NEWS

We will never forget

We will never forget

It has been 17 years since members of the Islamic terrorist group al-Qaeda boarded four civilian passenger planes in the United States on Sept. 11, 2001, hijacked each while in the air and attempted to crash them into key targets in a brutal, insidious act that had an immediate, costly effect on the entire world and still haunts us to this day.

Two of the planes were purposely flown into the World Trade Center Twin Towers in New York City, eventually causing them both to collapse. The third was crashed into one side of the U.S. military’s Pentagon building in Washington, D.C. The fourth was being flown toward the White House when American citizens rushed the cockpit, thwarting the final suicide attack, but ending in the crash of the airliner into a Pennsylvania field.

The attacks, masterminded by al-Qaeda leader Osama bin Laden, were so evil that it was hard for most to comprehend. How could human beings find life so worthless and empty that they would even consider carrying out these attacks, not only ending their own lives, but those of thousands of innocent people?

Beyond the immediate loss of innocent lives, this hideous surprise attack against humanity caused years of emotional trauma and chaos in the world, sparking wars and insurgencies around the globe that still burn.

Our own freedoms and liberties have been reduced. Security at major events was tightened and it has become a major effort to travel by airline to this day due to greatly enhanced security screening at all airports. California and San Diego were not left untouched. Many industries were affected and reduced.

Federal laws protecting privacy were undone. The office of Homeland Security was born. Immigration became a bigger issue based on the perceived threat that terrorists can enter this country if harsher policies are not accepted and enforced; and if a wall is not built along our southern border.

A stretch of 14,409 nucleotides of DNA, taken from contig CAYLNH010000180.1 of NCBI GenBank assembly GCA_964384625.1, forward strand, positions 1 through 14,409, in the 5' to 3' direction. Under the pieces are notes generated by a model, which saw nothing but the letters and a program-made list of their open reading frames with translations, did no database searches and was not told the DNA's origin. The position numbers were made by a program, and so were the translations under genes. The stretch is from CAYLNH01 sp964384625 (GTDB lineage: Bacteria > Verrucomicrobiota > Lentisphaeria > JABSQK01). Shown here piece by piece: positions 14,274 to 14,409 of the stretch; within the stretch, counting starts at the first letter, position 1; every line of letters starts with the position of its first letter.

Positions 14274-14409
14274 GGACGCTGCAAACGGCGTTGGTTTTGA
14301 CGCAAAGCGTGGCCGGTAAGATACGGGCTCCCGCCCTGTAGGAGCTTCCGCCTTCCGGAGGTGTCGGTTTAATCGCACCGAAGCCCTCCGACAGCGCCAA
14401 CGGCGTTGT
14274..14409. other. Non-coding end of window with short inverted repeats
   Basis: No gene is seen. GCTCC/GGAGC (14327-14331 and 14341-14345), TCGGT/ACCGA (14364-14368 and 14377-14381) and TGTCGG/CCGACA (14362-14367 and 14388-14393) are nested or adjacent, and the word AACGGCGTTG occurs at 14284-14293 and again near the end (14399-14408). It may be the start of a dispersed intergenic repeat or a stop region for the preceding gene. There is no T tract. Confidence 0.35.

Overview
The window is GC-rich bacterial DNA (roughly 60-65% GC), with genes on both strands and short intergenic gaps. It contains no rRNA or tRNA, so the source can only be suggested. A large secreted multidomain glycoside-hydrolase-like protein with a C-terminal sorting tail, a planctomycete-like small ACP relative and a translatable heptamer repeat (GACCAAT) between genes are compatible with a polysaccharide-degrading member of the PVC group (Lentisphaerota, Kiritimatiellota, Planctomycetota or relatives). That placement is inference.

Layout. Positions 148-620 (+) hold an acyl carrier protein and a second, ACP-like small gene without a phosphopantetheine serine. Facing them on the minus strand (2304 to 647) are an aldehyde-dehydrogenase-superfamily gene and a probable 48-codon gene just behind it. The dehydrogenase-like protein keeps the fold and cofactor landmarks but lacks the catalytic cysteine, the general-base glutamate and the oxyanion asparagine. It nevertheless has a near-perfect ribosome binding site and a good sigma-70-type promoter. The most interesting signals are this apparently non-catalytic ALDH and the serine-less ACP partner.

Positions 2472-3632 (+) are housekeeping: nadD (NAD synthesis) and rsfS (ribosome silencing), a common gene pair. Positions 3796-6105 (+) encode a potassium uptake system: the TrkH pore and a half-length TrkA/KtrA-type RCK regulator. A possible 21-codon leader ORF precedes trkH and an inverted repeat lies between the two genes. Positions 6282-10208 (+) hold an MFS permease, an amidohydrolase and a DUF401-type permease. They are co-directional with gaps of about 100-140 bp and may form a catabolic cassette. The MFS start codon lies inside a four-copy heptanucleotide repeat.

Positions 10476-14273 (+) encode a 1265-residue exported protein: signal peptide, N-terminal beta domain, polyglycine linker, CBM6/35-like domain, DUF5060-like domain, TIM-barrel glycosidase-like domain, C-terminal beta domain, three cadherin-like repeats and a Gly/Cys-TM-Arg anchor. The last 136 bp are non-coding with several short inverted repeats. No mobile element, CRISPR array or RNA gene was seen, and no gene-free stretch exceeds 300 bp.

It can be said that all of these are a result of the attacks of Sept. 11, 2001. So, did al-Qaeda win?

The United States, once a bastion of freedom, liberty and hope, especially for those escaping a poor and often dangerous life in their own homelands, has instead become a fortress to keep out the unfortunate from other lands. The very principles that helped build this country, fueling ingenuity and feeding on the strength diversity brings to a strong country, have been replaced by resentment and an upward swing in racism, not acceptance. The United States does not offer the welcoming hand to those from other countries in the same way it once did; not in the same manner it did to help make this the greatest nation on earth.

If, in fact, the attacks on the United States laid the foundation for the state of this country today, dividing its citizens, then the terrorist attacks were ultimately successful. But let’s not forget that in the days following those horrible attacks of Sept. 11, 2001, U.S. citizens rallied around the words “United we stand.”

The inscription on the Statue of Liberty, in view of the very Twin Towers that were destroyed in the attacks on Sept. 11, 2001, reads: “Give me your tired, your poor, Your huddled masses yearning to breathe free, The wretched refuse of your teeming shore. Send these, the homeless, tempest-tossed to me, I lift my lamp beside the golden door!”

Say what you want about the condition of the United States today. Say what you want about immigration policies. Say what you want about the president. But don’t let those attacks 17 years ago succeed in tearing this country apart. Never, ever, forget that day and the innocent victims of those attacks or those who have since lost their lives as a result of those attacks, or the people who have perished routing out terrorists throughout the world.

One thought on “We will never forget
  1. Busty teen becerdin aşırı baştankara klipler N. Anasayfa.
    Gruplar. Modeller. Favoriler. Türkçe. English Deutsch Italiano Français Español
    Português Svenska Nederlands Suomi.

Leave a Reply

Your email address will not be published.